The world is currently reliant on consuming vast quantities of oil every day, and is likely to require even greater amounts of oil in the future. As oil is a finite resource, this poses a number of problems, the most of important of which is what will replace oil when it runs out?
Biofuels: Using Food for Fuel
Biofuels were seen to be a sustainable, technologically-viable, and eco-friendly way to replace crude oil as the fuel for transportation. This view was supported by the example of Brazil, which has developed a large biofuels industry and has, since 1975, required transport fuel to have at least 10% bioethanol mixed in it.
However, the implementation of biofuels programmes on larger scales than that of Brazil has recently raised concerns in the UN about their negative impact on worldwide food security. This is because biofuels consume vast amounts of agricultural land, can require food crops as their base source and, subsequently, raise world food prices by decreasing available food supply – putting the basic necessities of life outside of the financial possibilities of the world’s poorest.
Non-Conventional Oil Reserves
Non-conventional reserves of oil refer to oil in a degraded or semi-solid state that comes in two main forms; tar sands and oil shale. The world’s reserves of non-conventional oil are estimated to stand at many times that of conventional reserves, with Venzeuela’s Orinoco Belt tar sands estimated to contain more than the world’s reserves of conventional oil on its own. Also, tar sands have already proven to be commercially viable sources of oil in the Orinoco Belt and in Canada’s Alberta Tar Sands.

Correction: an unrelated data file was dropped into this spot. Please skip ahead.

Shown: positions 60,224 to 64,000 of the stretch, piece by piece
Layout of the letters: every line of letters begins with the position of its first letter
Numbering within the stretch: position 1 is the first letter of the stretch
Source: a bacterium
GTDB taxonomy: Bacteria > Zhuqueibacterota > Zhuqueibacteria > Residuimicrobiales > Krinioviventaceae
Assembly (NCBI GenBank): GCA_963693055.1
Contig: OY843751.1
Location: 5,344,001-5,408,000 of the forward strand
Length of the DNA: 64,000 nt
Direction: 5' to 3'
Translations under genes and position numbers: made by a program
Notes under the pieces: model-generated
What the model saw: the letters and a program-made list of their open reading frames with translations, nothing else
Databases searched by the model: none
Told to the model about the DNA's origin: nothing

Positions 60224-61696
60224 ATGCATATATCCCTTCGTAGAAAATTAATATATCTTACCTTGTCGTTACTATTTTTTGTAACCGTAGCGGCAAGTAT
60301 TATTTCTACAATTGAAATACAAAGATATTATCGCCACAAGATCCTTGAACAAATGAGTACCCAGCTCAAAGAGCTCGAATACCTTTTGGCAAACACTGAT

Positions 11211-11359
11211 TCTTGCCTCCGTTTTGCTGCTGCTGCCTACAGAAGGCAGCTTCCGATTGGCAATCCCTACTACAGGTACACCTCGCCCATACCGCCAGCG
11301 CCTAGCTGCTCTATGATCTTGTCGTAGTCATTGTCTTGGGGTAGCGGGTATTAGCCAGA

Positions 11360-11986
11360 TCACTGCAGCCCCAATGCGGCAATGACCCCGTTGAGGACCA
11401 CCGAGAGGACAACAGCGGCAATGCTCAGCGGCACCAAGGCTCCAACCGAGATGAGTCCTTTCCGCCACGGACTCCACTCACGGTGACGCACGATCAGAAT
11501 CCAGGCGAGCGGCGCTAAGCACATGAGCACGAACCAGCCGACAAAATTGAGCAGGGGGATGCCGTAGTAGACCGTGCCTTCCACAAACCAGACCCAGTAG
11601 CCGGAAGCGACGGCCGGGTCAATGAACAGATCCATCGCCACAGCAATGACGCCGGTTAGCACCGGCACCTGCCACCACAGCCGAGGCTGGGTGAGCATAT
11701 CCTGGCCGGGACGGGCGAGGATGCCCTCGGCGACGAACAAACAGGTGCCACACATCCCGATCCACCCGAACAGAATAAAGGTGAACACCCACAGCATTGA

But, while non-conventional reserves are currently economically viable and could satisfy oil demand for many years to come, they don’t appear to be environmentally viable. The processing of tar sands requires several barrels of water for each barrel of oil extracted from the tar sands. Following use, this water is highly contaminated and dangerous to humans and local wildlife. Currently there are no ways of dealing with waste water and, in Alberta, huge lakes of the polluted water have come to be the largest bodies of water in the region.
Hydrogen Fuel Cell Technology
Hydrogen fuel cells are the most highly regarded of the potential successors to oil. Millions of dollars is currently being spent, both privately and publicly, in researching hydrogen technology, with improvements in efficiency, cost, and size regularly occurring.
However, while the technology is improving, the likelihood of implementing hydrogen fuel cell technology remains remote. This is because, unlike oil, hydrogen is not an energy resource in and of itself. While oil is pumped from the ground, hydrogen must first be generated, which, if it were to replace oil, would require a huge expansion of the already strained worldwide electricity-generating capacity. This in turn could lead to the extensive use of other finite fossil fuels, or require a shift to nuclear power.
Fuels for the Future?
It appears that oil will remain as the main fuel for transportation for a number of years to come. It is possible that biofuels and non-conventional reserves will supplement conventional oil reserves and, when the technology is sufficiently developed and the required infrastructural changes have taken place, that hydrogen will supplant it.
However, it is important to recognise that the changes required to shift the world economy from being oil-based will be expensive, hard, and take a long-time to implement – a magical technological solution is not in the pipeline and should not be relied upon as a way out of the problem of overreliance on a finite resource.
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